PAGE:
ASX at the close

Another day, another high in the US markets. While the S&P 500 now has the 1600 level in its sight, the NASDAQ still needs to break its 2012 high of 2878. The global equity rout continues, and while the focus has been on liquidity, the attention now shifts to corporate America and the Q1 earnings season.

JP Morgan (JPM) and Wells Fargo (WFC) get the ball rolling and while WFC has more leverage to the US economy, being such a key player in the US mortgage market, we actually like JP Morgan from a trading perceptive. The bank is expected to earn Q1 EPS (adjusted) of $1.39 and revenue of $25.8 billion, but of course many will be watching trading revenues, with the market expected to see strong increases here. Investment banking fees could fall however, notably in the advisory business and of course these metrics could see other banks such as Goldman Sachs come into play. The stock has no real pedigree around earnings season, having fallen three of the last five reporting quarters. However, we like the price action and the bank is in a firm uptrend from June 5, and after a small pullback, this seems to have given traders the impetus to potentially push back through the recent high of $51.00. We feel traders could look to place stops below the June uptrend at $45.25.


Elsewhere, advanced retail sales and University of Michigan confidence numbers are due out. However, they probably don’t command the same degree of attention as the different employment metrics have on stocks, treasuries and of course USD/JPY.

Asia has been fairly subdued today, and in the case of Japan all good things do come to an end it appears (the index is down 0.5%). The Nikkei has found sellers today, which to be fair, is not overly surpassing considering as the index had rallied around 11% from the BoJ’s announcement to focus on base money and the massive expansion of the monetary base. The fact that USD/JPY has just lacked the impetus to break ¥100 is testament to the raft of option barriers at the figure, but many of these expired yesterday, so good numbers in US data and further rallies in European and US equities could see the pair move into a new, higher range. Perhaps the next kicker could come from international buyers of Japanese stocks who have not hedged existing holdings, of which there are still many.

The Japanese bond market has come alive this week and after being a boring, lifeless market for so long, it is exerting some of the biggest volatility in any part of the capital markets. Yesterday’s ¥600 billion thirty-year auction had a decent bid-to-cover ratio, but the average yield achieved was poor and has installed no confidence in the bond market at all. It seems the BoJ is trying its best to smooth out this volatility here. Any further volatility could see JPY short cover.

On that note, it’s clear now that the fixed income market seems to be controlling both the forex and global equity markets (to a lesser extent). The perception of where Japanese fund flows will be deployed as the different institutional and retail players search out yield is real, and what is clear is that while some of these funds will make it into peripheral European debt markets, some could flow into Australian bank deposits and the debt market. It’s also worth highlighting therefore that data out yesterday showed China’s currency reserves increased by a massive $130 billion to $3440 billion. As highlighted, the market is focusing primarily on Japan, but history has shown us that investment-grade bonds tend to attract currency reserves and we feel these funds will flow to Australia over Europe. Therefore, taking a fundamental view on the bond market we feel this would result in a lower EUR/AUD over the course of the year. What’s more, with the market now fully pricing in a rate cut by the end of the year in Australia, we think the downside caused by higher unemployment should be cushioned.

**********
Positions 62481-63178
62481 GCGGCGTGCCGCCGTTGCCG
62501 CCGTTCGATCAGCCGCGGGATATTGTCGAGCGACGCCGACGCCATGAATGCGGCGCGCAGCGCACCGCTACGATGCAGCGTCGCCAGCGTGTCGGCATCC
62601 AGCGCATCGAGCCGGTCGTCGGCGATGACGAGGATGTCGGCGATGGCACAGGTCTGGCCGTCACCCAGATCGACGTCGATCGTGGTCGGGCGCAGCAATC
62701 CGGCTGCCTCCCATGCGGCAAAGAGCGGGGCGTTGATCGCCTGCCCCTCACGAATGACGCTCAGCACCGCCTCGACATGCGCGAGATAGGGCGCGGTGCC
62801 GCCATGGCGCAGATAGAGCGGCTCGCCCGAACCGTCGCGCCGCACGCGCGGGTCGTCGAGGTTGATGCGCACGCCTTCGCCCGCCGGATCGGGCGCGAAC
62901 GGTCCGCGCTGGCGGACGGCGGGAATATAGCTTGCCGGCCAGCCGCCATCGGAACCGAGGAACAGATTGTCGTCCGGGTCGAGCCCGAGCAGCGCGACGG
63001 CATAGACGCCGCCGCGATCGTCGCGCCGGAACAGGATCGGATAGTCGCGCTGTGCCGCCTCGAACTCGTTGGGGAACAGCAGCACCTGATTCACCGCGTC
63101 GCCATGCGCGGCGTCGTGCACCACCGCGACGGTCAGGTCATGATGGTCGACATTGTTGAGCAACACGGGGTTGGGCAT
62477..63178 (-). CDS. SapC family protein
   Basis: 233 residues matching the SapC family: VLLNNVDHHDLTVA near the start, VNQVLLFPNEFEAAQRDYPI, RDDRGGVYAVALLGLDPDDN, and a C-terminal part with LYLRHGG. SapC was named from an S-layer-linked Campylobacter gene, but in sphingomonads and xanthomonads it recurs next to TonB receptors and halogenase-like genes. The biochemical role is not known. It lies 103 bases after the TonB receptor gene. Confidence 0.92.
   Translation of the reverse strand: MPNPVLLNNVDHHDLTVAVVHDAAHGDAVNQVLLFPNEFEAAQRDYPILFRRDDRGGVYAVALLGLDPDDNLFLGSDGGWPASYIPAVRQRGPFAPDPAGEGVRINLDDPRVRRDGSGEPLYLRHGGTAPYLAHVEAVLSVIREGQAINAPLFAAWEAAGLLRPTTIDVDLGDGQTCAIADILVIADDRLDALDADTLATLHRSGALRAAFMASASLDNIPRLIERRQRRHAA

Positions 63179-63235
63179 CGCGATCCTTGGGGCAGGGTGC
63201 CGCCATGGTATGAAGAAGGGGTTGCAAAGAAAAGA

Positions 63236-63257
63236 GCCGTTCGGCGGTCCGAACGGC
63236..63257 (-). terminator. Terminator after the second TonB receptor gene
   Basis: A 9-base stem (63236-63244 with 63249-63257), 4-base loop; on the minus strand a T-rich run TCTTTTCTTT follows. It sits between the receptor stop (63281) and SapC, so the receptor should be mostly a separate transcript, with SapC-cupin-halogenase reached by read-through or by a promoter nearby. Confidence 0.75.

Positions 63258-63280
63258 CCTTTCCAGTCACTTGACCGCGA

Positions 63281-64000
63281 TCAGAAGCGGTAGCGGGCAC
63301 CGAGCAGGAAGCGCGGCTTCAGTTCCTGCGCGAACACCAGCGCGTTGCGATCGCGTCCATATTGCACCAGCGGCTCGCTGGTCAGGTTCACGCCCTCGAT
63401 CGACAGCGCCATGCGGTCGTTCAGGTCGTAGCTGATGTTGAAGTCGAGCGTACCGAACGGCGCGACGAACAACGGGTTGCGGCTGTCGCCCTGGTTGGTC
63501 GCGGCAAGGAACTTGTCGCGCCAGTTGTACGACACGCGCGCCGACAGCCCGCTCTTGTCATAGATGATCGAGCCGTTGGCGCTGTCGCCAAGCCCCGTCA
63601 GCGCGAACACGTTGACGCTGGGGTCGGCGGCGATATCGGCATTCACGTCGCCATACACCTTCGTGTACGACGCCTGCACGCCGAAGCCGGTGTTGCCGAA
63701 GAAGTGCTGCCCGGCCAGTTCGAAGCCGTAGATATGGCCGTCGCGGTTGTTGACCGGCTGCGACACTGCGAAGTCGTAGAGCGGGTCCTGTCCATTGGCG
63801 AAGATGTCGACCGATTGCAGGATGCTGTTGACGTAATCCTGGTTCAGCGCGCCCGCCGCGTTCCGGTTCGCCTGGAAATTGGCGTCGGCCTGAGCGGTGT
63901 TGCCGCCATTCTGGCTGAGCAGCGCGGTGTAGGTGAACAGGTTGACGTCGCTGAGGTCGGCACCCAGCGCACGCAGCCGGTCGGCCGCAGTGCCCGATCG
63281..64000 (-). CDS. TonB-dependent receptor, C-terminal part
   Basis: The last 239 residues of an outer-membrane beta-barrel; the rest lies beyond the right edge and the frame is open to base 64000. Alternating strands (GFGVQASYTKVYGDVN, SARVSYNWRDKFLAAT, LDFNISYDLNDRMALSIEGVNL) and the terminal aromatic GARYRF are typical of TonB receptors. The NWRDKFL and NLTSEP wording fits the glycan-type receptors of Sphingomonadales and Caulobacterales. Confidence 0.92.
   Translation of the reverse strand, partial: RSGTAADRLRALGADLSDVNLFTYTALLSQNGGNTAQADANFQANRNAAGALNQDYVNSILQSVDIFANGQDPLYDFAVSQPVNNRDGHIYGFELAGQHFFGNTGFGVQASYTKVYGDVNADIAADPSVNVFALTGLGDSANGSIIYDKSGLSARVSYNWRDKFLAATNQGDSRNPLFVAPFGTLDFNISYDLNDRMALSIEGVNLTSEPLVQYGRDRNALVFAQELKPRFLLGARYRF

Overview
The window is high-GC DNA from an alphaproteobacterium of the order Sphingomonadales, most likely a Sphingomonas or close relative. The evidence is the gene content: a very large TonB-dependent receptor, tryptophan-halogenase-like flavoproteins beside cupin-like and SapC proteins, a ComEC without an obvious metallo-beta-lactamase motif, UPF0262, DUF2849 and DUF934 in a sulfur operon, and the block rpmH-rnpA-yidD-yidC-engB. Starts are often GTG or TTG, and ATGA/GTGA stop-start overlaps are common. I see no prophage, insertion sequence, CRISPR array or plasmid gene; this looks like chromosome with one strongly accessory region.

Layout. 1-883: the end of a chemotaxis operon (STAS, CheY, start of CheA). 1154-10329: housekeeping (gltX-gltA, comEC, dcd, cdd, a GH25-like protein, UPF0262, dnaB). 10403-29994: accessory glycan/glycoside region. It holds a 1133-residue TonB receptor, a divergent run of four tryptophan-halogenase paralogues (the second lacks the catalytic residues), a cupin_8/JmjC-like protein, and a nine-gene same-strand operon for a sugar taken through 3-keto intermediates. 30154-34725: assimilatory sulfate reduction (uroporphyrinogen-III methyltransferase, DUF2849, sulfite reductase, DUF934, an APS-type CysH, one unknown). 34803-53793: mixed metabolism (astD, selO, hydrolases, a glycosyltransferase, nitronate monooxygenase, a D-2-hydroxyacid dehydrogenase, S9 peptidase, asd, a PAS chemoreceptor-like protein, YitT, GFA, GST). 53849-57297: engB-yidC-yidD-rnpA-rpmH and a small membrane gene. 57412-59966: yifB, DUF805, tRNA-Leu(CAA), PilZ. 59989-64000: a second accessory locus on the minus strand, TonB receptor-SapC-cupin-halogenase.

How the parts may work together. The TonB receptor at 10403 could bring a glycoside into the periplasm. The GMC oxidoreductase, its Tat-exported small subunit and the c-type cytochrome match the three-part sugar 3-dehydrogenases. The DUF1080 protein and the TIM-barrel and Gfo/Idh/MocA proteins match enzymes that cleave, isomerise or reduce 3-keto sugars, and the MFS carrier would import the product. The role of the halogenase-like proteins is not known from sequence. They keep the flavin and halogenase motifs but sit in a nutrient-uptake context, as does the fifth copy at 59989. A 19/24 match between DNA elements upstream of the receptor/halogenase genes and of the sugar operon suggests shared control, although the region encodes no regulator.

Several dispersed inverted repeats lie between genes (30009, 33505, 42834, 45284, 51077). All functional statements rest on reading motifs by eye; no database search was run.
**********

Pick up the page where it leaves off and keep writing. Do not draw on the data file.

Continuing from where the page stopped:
The Australian market has closed the final day of the week with a gain of 0.1% (although it is up over 2% for the week), with material and industrial stocks under pressure, while A-REITS and staples have performed well. The energy sector is up 1.0%, but this was really just a function of strength in Woodside Petroleum. While the proposed concept for Browse was not deemed commercial, this will probably not shock a lot of analysts, however what happens now will be interesting for shareholders. Given the low-gearing levels and sizeable excess of franking credits, some feel a special dividend could be on the cards, others believe the company may look at buying back some of Shell’s 24% stake. Interestingly, Reuters is reporting that the company has pledged an application for a Canadian LNG licence. Short AUD/CAD has been a terrible trade, but it will be interesting to see if this news can help it at all.

European markets look like they are going to attract reasonable sellers on the open, although our out-of-hours flows have been mixed and lacking any real conviction. US futures are down 0.2% from the close of the European cash session, so it looks as though the markets will underperform that lead. Still, good numbers out of the US both from JPMorgan and Wells Fargo, backed up by some strong US data could cause traders to buy the dip and this is likely to be seen on the open. Eurozone industrial production numbers could also come into focus.

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